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Swimming Upstream (12A)



Review by: Jack Foley | Rating: Two

THE true story of Tony Fingleton, an Australian swimmer from a troubled family who beat the odds to become a champion, forms the basis for Swimming Upstream, a gruelling family drama that occasionally exists in shallow waters.

Despite being told from the perspective of Tony (Jesse Spencer), the film doesn't just seek to concentrate on his swimming career, but rather the turbulent relationship he endured with his father, Harold (played brilliantly by Geoffrey Rush).

As such, it functions as both an inspiring underdogs' tale and a crushing urban drama, with the emphasis placed much of the time on the conflict at home.

Tony was the second eldest of five brothers, who constantly strove to win the respect of his overbearing father, a wharf labourer with past demons, who was prone to heavy-drinking and violent behaviour.

In spite of his sporting achievements, however, Harold seldom embraced Tony, preferring instead to concentrate on the career of his younger brother, John (Tim Draxl), and thereby stoke up some unnecessary sibling rivalry.

The ensuing fallout is watched over by their adoring mother, Dora (Judy Davis), who continually encourages Tony to develop the strength of mind to overcome his father's bullying.

As a result, Tony went on to become an Australian champion, winning medals, before travelling abroad to pursue an education at Harvard University.

As notable an achievement as this was given the pressure he was under, Russell Mulcahy's movie doesn's always do justice to the triumph of Tony's spirit, preferring instead to spend too much time with his father, Harold.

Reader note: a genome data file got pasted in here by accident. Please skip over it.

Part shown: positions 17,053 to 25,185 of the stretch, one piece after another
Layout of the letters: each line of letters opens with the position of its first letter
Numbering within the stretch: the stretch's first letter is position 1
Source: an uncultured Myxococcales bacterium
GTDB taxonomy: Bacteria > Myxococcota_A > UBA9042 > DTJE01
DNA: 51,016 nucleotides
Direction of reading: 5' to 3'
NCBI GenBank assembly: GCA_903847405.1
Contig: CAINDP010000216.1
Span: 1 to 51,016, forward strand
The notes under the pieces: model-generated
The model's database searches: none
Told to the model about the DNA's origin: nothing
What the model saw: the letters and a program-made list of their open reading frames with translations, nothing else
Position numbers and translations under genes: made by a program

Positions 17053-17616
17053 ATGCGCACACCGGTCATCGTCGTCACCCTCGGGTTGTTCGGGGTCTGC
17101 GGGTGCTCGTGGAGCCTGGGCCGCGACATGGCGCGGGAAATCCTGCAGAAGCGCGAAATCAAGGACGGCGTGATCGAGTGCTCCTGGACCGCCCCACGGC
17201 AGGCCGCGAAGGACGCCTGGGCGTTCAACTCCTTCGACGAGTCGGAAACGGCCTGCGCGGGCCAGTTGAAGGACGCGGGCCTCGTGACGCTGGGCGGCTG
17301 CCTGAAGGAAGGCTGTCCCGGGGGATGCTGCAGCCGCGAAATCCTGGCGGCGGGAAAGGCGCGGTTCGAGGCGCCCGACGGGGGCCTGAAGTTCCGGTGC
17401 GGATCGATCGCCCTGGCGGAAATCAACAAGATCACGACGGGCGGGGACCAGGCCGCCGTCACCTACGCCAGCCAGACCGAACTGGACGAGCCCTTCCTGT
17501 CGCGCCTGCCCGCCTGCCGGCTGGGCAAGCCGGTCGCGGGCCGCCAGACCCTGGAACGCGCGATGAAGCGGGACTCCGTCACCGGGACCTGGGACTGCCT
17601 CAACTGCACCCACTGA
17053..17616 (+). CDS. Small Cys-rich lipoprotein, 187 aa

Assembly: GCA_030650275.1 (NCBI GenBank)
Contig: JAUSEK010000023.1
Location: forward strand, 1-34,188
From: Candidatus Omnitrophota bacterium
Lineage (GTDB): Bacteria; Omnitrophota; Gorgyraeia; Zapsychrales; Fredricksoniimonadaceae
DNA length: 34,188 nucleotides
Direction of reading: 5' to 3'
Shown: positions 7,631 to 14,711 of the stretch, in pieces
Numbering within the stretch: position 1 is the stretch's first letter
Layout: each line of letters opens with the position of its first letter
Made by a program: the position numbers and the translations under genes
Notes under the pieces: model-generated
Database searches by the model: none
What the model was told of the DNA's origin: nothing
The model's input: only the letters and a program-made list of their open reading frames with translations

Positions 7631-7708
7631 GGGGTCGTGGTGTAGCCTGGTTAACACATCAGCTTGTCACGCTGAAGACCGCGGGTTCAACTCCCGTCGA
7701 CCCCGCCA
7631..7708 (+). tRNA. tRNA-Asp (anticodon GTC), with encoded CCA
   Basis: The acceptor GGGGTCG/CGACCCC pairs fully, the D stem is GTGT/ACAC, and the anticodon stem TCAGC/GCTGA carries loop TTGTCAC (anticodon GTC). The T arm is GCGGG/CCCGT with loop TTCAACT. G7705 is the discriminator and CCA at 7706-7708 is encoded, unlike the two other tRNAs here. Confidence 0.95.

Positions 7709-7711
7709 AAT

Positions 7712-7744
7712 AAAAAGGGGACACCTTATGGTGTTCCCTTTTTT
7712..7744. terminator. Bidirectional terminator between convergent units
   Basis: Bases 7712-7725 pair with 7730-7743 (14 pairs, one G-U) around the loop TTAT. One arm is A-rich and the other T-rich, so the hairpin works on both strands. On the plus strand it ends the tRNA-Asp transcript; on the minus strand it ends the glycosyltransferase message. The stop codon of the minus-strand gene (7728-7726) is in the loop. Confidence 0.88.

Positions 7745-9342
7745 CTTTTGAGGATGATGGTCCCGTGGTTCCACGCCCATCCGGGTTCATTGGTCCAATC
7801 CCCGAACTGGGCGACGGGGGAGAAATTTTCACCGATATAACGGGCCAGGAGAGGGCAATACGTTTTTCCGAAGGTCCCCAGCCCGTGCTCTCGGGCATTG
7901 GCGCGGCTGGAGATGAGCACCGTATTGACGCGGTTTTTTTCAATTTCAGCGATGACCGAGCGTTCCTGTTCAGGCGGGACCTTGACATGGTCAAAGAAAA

As such, it allows Geoffrey Rush a tremendous platform to showcase his talent, but ends up being a rather one-sided view of Harold that casts him wholly as the villain.

Little time is spent exploring the demons from Harold's past (which are only alluded to), or explaining why he might feel so unsupportive towards Tony, even though Rush does a credible job of chronicling his battle against alcohol.

Likewise, it makes it harder for audiences to understand Dora's long-standing devotion to her husband, no matter how well she is portrayed by Davis - particularly given the frequent outbursts of physical and emotional abuse she is forced to endure.

Spencer, too, struggles to make the right sort of splash as a result of the film's desire to try and tell two stories at once, frequently being reduced to an onlooker rather than the main focal point of the story (despite the fact he is telling it).

The low-key ending may also leave audiences feeling a little unfulfilled, given the harshness of what has come before.

Yet for all of its faults, Swimming Upstream does still manage to convey its overriding message - that persistence pays off and can overcome any obstacle.

So while it struggles to achieve the inspirational highs of Billy Elliot and Chariots of Fire (to which it clearly aspires), Swimming Upstream remains a suitably absorbing and extremely well-acted family drama that is well worth wading into.

(Australia, 98 mins)

 

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